Iliotibial Band Syndrome
Summary of Iliotibial Band Syndrome
The Iliotibial band runs from the outer hip and thigh down to below the knee, stabilising the thigh bone during weight-bearing activities such as running or walking. It is prone to repetitive frictional movements as it moves over the end of the thigh bone which can result in inflammation and pain.
Iliotibial Band Syndrome FAQ's
The iliotibial band is a strong band of fibrous tissue that runs down the outside of the leg, attaching muscles in the buttock area to the outside edge of the shine bone. It is responsible for keeping the thigh bone stable when engaging in weight bearing activities, and straightens and stabilises the knee in relation to the thigh. If the band becomes irritated and inflamed it can result in pain and the condition iliotibial band syndrome.
Symptoms are mainly associated with pain on the outside of the knee or lower thigh, which intensifies when walking, running, descending stairs or standing up. There is also often a degree of tenderness and swelling around the knee and even the outside of the hip.
Recovery time depends on the severity of the issue, however most recover within 6-8 weeks.
The band moves in time with knee extensions, rubbing against the bony part of the thigh bone with the action. The rubbing causes friction which can develop into inflammation with overactivity. This overactivity can be identified as over-exercise such as running or cycling, or can otherwise be caused by outside factors such as a difference in leg length, tightening of the muscles, weakening of the band, or poor training habits in general.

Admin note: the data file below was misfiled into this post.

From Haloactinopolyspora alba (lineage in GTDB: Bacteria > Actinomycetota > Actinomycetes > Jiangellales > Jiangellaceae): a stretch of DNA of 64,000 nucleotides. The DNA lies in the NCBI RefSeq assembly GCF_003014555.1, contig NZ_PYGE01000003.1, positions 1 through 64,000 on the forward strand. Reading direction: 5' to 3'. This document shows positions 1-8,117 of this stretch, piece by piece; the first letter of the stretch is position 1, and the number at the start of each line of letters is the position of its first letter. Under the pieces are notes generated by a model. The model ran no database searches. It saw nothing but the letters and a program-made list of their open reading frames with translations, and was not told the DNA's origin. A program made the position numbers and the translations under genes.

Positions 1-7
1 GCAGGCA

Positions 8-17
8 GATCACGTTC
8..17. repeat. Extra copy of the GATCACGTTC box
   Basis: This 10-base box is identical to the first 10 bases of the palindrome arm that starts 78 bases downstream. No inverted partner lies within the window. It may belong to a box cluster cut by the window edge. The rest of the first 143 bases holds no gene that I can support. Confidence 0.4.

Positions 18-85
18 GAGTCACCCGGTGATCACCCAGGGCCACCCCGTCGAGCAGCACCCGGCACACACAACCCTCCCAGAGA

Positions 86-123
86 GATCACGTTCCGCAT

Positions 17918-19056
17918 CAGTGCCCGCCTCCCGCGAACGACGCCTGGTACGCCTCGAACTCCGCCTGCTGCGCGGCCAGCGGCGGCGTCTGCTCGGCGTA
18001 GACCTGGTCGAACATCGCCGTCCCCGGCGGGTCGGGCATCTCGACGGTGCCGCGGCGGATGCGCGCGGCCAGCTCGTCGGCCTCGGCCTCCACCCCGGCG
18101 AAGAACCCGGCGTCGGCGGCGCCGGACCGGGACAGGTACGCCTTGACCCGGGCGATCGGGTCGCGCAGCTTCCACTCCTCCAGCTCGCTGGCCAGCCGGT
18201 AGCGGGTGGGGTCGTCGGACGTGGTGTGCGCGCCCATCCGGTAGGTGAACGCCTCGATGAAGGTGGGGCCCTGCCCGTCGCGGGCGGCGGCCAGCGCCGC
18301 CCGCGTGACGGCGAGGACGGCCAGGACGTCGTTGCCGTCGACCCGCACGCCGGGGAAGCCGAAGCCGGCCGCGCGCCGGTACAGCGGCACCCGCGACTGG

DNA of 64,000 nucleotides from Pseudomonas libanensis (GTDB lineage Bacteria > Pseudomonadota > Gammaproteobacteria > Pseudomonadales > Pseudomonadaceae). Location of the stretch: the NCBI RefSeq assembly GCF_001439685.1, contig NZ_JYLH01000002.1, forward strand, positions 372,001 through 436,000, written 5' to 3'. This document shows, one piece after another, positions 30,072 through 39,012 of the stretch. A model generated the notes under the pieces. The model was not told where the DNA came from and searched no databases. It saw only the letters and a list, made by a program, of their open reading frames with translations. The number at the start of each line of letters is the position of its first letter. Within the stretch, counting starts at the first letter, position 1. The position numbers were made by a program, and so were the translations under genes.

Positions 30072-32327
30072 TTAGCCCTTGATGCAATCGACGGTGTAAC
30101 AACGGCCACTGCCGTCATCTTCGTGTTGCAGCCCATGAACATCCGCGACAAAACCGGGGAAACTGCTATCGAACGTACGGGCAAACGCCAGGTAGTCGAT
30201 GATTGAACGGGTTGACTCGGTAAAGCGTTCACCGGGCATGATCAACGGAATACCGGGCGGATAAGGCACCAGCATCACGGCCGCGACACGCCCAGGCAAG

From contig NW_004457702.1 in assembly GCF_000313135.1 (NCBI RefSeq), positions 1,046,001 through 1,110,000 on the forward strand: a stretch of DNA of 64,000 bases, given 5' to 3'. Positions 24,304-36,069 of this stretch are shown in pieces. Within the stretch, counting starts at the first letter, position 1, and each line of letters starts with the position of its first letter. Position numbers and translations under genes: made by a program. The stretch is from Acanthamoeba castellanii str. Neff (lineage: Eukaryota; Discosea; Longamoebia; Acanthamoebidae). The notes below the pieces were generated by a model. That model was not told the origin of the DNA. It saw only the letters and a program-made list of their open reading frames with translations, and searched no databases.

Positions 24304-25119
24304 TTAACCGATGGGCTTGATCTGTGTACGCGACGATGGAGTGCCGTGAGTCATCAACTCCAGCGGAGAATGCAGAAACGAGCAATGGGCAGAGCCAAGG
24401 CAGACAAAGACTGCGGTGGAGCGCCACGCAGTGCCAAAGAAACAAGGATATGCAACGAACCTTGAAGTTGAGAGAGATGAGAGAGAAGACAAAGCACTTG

The factors causing the problem need to be identified before treatment is prescribed, often with a recommendation to reduce activities that provoke the injury. You may receive an exercise program that stretches the band, and will likely engage in some kind of massage therapy to loosen the band’s tension. Anti-inflammatory medication may also be recommended.
This syndrome is identified by the tightening of the band and subsequent pressure on the muscles. There may often be weakness in areas which thus need to be strengthened, both to aid recovery and ease the pain experienced. The right exercises will also reduce the risk of reoccurrence.
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